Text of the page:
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Woodworking joints – Angle joints part 2

Woodworking angle joints (Part 2)

The Mortice and tenon joint

In its varied forms, this joint is used perhaps more extensively than any other. The picture of the mortice and tenon joint (Fig A) shows the names of the different parts of the joint.

  1. The Shoulder
  2. The Tenon
  3. The Mortice

Stub tenon (Fig B) is a tenon that does not go through the timber. It needs holding in position by a dowel or metal fastening. This is used for only simple frameworks and in situations where you would not want to see the edge of the finished joint.

In most cases, the tenon would be fixed with wedges, as well as glue. A through wedged mortice and tenon joint (Fig C) increases the surface area of the joint for gluing purposes and is our preferred joint for our wooden gates. Wedge space is cut into the mortice, the tenons are glued and inserted into the mortice and the work is cramped up. Wedges are then driven into the mortice from the outer edge of the timber.

Another method of wedging a mortice and tenon joint is the foxwedged mortice and tenon (Fig. D). Wedges are driven into saw cuts in the tenon; the disadvantage with this method is the fact that if the wedges are driven in with too much force, then the rail (from which the tenon is cut) can split. With this method, it is also best to leave the cramps on the work until the glue has dried, again due to the fact that the wedges cannot be driven too far in.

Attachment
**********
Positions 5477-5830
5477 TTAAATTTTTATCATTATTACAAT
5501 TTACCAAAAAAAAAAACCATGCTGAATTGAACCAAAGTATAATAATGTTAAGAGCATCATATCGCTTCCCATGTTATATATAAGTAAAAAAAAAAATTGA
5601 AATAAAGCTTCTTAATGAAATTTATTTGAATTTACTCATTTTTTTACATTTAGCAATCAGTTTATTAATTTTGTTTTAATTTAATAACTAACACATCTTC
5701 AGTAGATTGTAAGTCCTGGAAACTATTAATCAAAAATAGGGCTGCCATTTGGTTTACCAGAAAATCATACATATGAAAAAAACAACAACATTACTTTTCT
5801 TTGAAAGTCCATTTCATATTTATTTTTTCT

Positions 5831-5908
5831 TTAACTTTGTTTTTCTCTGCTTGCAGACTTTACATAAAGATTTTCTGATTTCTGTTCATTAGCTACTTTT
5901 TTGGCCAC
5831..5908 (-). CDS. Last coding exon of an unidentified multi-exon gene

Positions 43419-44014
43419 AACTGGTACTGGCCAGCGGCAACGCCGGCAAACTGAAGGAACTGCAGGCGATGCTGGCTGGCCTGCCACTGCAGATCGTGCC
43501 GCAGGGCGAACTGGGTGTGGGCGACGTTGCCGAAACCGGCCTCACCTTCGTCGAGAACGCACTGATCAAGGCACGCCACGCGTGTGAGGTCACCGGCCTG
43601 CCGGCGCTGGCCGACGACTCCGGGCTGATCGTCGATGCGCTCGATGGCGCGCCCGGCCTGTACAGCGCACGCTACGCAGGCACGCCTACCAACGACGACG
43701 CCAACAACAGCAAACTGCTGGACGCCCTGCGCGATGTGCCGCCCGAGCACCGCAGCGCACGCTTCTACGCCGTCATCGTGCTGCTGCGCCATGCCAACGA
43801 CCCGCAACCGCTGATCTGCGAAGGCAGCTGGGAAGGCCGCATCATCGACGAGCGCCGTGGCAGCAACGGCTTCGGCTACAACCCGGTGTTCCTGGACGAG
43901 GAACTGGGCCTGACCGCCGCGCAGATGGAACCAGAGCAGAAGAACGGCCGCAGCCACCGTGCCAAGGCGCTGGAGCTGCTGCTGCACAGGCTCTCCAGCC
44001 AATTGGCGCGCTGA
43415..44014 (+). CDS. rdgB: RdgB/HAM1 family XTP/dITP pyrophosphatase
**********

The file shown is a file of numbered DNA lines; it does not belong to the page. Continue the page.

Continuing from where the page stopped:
When the joint is at the end of a piece of framework, a haunched mortice and tenon (Fig. E) is used. Mainly used in door construction and used in the construction of our wooden garage doors, the use of a haunch reduces the width of a tenon and enables it to be wedged without any appreciable loss in strength. For wider centre rails, a different type of haunched tenon (Fig. F) is used for more stability.

Known as Secret Tenons, below are two methods of fixing a stub tenon by fox wedging. The first method (Fig. G), shows the wedges in position in the tenon prior to being fitted into the mortice, alongside a cross section of the timber with the tenon in place in the mortice. The joint requires careful preparation both for length of tenon and size of wedges, as it is difficult to rectify any mistakes after gluing and wedging up. The second method, shown as a cross section through the timber (Fig. H), shows a simpler method. The disadvantage is that the end of the wedge will be seen.

The final joint we will be looking at in this post is the Drawn Tenon (Fig. I). Not to be confused with a dowelled mortice and tenon, the drawn tenon is also known as draw-boring. The drawn tenon is used where there is difficulty in cramping up the joint and in situations where there is a likelihood of the work needing to come apart at a later date; this was the traditional method of making wooden field gates, as if the gate was damaged by animals, then the gate could easily be taken apart and the damaged pieces replaced. The pin is used to ‘draw up’ the joint. The hole is first bored into the cheeks of the mortice, when this has been done, the tenon is fitted into the mortice and the centre of the hole is marked onto the tenon. The tenon is removed from the mortice and the hole is bored into the tenon off centre – a little nearer the shoulders of the tenon than the mark made. As the pin is driven through the mortice and tenon, the shoulders of the tenon are brought close to the mortice. If you intend to take the joint apart at a later date, then glue would not be used.

Even more woodworking angle joints in part 3, including the bridle joint, tusk tenon and a couple more!

For quality workmanship by time-served Joiners

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